Then there was the give-and-take between Phelps and Bowman. This, reportedly, was Phelps' final 400 IM.

"We had a deal," Phelps said. "[Bowman] said, 'Well, it has to end on a record.' "

Bowman put the event, and Phelps' dominance of it, in proper perspective.

"He never tries to a quantum leap, it's always just one more step," Bowman said. "When you're at the top of the mountain, the steps are pretty high. Even one more step takes you pretty far away from everyone else."

There were three other U.S. medals. Katie Hoff took bronze in the 400 individual medley in 4:31.71, behind Stephanie Rice of Australia (4:29.45) and Kirsty Coventry of Zimbabwe (4:29.89)

Larsen Jensen of USC's Trojan Swim Club was third in the 400 freestyle, in 3:42.78. In the final event of the morning program, the American women placed second in the 400 freestyle relay, in 3:34.33, behind the gold medalists, the Netherlands.

Anchoring the U.S. relay was 41-year-old Dara Torres, who, incredibly, won her 10th Olympic medal.

"I know the water doesn't know what age you are," Torres said.

Jensen caught a glimpse of Bush, at the pool, on TV when he was getting ready. Winning the 400 freestyle was Park Tae-hwan of South Korea (3:41.86).

"I said, 'The president is watching, it's time to step it up,' " Jensen said.

Christine Magnuson of Tinley Park, Ill., qualified for the final in the 100-meter butterfly with the second-fastest time in the semifinals, a personal-best 57.08 seconds. The No. 1 time belonged to the reigning world champion, Libby Trickett of Australia, in 57.05.

Magnuson had a good line about swimming in Lane 4, where Phelps was when he lowered his own world record in the 400 IM.

"Clearly, he warmed it up for me," she said. "That's all I can say."

--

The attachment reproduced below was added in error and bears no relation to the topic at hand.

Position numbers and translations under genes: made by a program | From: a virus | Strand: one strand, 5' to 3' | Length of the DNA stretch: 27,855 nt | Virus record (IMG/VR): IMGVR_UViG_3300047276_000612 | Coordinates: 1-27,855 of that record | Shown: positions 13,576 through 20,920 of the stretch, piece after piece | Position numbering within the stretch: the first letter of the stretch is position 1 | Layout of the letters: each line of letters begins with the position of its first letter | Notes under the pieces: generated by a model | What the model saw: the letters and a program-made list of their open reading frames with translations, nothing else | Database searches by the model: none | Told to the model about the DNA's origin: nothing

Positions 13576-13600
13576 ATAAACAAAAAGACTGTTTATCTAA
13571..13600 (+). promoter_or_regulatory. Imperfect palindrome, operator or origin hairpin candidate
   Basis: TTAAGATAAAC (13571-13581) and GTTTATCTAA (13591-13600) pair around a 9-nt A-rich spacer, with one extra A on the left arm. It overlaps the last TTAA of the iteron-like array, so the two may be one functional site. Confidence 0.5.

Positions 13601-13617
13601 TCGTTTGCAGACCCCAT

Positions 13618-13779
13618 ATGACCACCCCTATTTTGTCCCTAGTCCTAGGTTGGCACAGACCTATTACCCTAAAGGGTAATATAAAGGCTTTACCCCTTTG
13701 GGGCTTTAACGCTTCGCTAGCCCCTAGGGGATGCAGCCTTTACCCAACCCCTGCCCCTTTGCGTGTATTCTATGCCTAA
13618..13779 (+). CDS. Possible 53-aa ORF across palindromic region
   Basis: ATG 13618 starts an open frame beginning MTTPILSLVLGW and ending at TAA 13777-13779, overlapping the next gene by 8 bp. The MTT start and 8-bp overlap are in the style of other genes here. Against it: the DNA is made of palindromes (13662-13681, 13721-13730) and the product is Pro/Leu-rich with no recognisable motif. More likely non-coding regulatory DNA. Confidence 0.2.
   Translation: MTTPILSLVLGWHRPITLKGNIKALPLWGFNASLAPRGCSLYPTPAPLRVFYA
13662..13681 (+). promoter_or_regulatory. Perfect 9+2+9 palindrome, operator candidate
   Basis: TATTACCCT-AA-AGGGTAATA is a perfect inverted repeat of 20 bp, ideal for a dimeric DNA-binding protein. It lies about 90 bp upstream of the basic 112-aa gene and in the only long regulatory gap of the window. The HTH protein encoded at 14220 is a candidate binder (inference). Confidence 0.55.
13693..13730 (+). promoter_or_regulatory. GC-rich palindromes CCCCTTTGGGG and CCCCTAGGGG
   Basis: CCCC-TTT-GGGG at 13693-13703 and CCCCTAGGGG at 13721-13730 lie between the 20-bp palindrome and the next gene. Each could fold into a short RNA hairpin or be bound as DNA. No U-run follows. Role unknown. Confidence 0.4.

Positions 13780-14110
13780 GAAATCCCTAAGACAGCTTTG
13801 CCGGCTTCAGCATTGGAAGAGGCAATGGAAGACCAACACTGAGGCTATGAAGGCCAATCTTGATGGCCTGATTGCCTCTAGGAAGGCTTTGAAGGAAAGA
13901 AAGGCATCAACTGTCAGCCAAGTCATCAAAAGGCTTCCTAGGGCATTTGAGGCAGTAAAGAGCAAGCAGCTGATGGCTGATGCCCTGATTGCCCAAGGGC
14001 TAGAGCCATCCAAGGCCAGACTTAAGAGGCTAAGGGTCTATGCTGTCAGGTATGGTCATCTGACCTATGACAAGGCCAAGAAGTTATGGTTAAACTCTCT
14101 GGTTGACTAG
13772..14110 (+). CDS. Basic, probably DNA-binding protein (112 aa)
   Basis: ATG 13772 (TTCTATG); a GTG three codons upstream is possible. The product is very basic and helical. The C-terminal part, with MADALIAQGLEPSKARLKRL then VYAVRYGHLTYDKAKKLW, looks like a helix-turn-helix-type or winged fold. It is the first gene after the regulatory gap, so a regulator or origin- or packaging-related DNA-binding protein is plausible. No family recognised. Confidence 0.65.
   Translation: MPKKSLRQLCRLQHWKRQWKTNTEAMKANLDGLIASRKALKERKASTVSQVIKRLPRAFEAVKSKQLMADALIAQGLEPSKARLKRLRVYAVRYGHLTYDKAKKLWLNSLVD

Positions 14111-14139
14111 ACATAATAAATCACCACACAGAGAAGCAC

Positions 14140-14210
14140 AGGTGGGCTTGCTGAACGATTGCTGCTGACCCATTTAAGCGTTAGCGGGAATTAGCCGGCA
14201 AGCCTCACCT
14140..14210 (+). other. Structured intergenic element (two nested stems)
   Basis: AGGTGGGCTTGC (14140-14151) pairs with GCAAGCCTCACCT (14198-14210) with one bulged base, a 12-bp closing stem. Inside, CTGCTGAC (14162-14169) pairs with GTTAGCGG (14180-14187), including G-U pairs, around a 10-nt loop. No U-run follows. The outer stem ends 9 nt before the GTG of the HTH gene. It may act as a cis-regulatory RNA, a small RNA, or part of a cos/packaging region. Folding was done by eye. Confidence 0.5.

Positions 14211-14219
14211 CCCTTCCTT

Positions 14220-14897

lisa.dillman@latimes.com

--

(BEGIN TEXT OF INFOBOX)

MICHAEL PHELPS: THE RACE FOR EIGHT

At Athens in 2004, Phelps won six gold medals. In Beijing, he hopes to eclipse Mark Spitz's record of seven. His eight events:

[ 1 ]

GOLD

400 individual medley

In 2004: Gold

--

[ 2 ]

TODAY

4X100 freestyle relay

In 2004: Bronze

--

[ 3 ]

MONDAY

200 freestyle

In 2004: Bronze

--

[ 4 ]

TUESDAY

200 butterfly

In 2004: Gold

--

[ 5 ]

TUESDAY

4X200 freestyle relay

In 2004: Gold

--

[ 6 ]

THURSDAY

200 individual medley

In 2004: Gold

--

[ 7 ]

FRIDAY

100 butterfly

In 2004: Gold

--

[ 8 ]

SATURDAY

4x100 medley relay

In 2004: Gold

--

SWIMMING

Men's

400

IM

*--* Medal winners G: Michael Phelps (United States) Time: 4:03.84 S: Laszlo Cseh (Hungary) Time: 4:06.16 B: Ryan Lochte (United States) Time: 4:08.09 *--*

--

SWIMMING

Men's

400

Freestyle

*--* Medal winners G: Park Tae-hwan (South Korea) Time: 3:41.86 S: Zhang Lin (China) Time: 3:42.44 B: Larsen Jensen (United States) Time: 3:42.78 *--*

--

SWIMMING

Women's

4x100

Free Relay

*--* Medal winners G: Netherlands Time: 3:33.76 S: United States Time: 3:34.33 B: Australia Time: 3:35.05 *--*

--

SWIMMING

Women's

400

IM

*--* Medal winners G: Stephanie Rice (Australia) Time: 4:29.45 S: Kirsty Coventry (Zimbabwe) Time: 4:29.89 B: Katie Hoff (United States) Time: 4:31.71 *--*